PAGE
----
Astroglial CB1 Receptors Determine Synaptic D-Serine Availability to Enable Recognition Memory

Laurie M. Robin, José F. Oliveira da Cruz, Valentin C. Langlais, Mario Martin-Fernandez, Mathilde Metna-Laurent, Arnau Busquets-Garcia, Luigi Bellocchio, Edgar Soria-Gomez, Thomas Papouin, Marjorie Varilh, Mark W. Sherwood, Ilaria Belluomo, Georgina Balcells, Isabelle Matias, Barbara Bosier, Filippo Drago, Ann Van Eeckhaut, Ilse Smolders, Francois Georges, Alfonso AraqueAude Panatier, Stéphane H.R. Oliet, Giovanni Marsicano

Research output: Contribution to journalArticlepeer-review

154 Scopus citations


Bidirectional communication between neurons and astrocytes shapes synaptic plasticity and behavior. D-serine is a necessary co-agonist of synaptic N-methyl-D-aspartate receptors (NMDARs), but the physiological factors regulating its impact on memory processes are scantly known. We show that astroglial CB1 receptors are key determinants of object recognition memory by determining the availability of D-serine at hippocampal synapses. Mutant mice lacking CB1 receptors from astroglial cells (GFAP-CB1-KO) displayed impaired object recognition memory and decreased in vivo and in vitro long-term potentiation (LTP) at CA3-CA1 hippocampal synapses. Activation of CB1 receptors increased intracellular astroglial Ca2+ levels and extracellular levels of D-serine in hippocampal slices. Accordingly, GFAP-CB1-KO displayed lower occupancy of the co-agonist binding site of synaptic hippocampal NMDARs. Finally, elevation of D-serine levels fully rescued LTP and memory impairments of GFAP-CB1-KO mice. These data reveal a novel mechanism of in vivo astroglial control of memory and synaptic plasticity via the D-serine-dependent control of NMDARs. Robin et al. show that astroglial CB1 receptors in the hippocampus regulate D-serine supply to NMDA receptors, a process necessary for LTP induction and object recognition memory.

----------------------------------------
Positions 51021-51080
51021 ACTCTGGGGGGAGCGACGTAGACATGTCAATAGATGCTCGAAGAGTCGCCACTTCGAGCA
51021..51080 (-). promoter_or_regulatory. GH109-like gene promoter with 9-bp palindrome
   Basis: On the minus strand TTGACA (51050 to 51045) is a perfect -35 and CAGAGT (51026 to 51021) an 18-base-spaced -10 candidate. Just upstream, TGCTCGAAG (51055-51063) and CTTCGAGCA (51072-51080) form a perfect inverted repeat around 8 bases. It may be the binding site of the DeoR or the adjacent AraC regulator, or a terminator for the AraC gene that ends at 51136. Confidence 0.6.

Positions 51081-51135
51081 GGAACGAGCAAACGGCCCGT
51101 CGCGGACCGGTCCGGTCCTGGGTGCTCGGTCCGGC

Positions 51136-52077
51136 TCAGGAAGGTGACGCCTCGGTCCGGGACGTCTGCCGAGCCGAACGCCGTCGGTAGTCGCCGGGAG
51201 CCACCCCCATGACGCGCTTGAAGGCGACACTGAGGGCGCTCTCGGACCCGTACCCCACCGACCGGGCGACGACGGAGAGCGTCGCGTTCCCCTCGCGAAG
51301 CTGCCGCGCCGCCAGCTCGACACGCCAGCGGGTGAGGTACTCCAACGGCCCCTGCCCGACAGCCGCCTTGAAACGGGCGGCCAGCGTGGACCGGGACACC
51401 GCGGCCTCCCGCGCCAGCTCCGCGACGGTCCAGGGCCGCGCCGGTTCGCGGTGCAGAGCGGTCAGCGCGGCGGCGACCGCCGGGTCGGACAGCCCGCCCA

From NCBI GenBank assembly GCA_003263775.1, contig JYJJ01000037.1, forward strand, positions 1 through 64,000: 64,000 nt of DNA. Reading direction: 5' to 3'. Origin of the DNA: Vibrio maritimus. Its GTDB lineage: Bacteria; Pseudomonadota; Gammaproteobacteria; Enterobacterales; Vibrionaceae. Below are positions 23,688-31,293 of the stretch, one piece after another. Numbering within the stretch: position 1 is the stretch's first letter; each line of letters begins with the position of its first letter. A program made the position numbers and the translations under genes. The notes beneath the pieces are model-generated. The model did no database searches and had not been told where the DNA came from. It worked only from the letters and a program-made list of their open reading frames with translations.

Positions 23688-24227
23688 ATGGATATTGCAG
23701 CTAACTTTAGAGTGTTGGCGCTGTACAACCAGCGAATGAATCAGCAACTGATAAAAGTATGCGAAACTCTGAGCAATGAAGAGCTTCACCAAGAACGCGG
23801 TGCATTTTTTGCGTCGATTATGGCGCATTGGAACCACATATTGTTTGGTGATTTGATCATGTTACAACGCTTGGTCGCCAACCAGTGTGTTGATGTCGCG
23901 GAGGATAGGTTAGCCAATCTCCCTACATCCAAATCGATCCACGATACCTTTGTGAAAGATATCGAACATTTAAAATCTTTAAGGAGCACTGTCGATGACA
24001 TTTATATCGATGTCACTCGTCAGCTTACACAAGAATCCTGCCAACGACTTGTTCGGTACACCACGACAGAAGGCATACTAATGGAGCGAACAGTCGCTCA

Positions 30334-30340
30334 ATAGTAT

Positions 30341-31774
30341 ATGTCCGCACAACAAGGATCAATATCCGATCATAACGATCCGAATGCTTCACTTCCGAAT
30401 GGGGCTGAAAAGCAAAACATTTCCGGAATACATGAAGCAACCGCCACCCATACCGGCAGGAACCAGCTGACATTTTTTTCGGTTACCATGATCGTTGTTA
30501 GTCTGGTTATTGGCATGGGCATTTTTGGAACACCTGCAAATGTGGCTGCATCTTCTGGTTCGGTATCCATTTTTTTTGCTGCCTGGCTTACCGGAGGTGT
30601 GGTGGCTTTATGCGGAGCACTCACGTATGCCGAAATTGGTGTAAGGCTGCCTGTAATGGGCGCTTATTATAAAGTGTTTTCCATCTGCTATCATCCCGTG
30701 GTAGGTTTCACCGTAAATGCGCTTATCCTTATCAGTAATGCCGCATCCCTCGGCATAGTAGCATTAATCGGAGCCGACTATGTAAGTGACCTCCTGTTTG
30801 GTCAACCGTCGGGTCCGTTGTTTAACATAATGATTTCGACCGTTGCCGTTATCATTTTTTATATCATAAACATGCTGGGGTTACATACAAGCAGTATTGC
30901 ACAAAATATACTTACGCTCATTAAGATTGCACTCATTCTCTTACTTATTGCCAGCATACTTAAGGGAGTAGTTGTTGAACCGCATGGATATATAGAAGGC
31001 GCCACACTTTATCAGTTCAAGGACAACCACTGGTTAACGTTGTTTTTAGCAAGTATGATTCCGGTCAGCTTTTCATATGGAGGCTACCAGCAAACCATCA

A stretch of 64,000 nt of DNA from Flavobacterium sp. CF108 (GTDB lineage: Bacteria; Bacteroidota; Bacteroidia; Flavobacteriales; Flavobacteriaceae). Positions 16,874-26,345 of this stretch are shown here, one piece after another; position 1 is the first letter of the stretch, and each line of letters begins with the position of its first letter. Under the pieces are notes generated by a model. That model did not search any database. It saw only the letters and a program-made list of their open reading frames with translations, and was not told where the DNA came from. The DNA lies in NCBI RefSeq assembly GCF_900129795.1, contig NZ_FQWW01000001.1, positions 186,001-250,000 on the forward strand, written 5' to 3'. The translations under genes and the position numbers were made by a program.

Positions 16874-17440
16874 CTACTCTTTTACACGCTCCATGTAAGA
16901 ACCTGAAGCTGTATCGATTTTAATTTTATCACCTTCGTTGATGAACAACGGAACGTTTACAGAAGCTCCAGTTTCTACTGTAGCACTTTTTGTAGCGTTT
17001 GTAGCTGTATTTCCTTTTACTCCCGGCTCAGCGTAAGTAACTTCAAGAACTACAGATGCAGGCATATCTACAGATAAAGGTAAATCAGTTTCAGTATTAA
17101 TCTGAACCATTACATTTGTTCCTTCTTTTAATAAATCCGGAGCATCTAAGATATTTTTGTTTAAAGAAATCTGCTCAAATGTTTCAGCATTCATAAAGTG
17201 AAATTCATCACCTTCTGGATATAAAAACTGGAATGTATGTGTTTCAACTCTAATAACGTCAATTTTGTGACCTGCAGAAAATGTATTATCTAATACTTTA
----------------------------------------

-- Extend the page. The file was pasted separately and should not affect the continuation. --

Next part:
Original languageEnglish
Pages (from-to)935-944.e5
Issue number5
StatePublished - Jun 6 2018


  • D-serine
  • NMDA receptors
  • astrocytes
  • astroglial CB1 receptors
  • hippocampus
  • in vitro LTP
  • in vivo LTP
  • memory
  • object recognition
  • synapse


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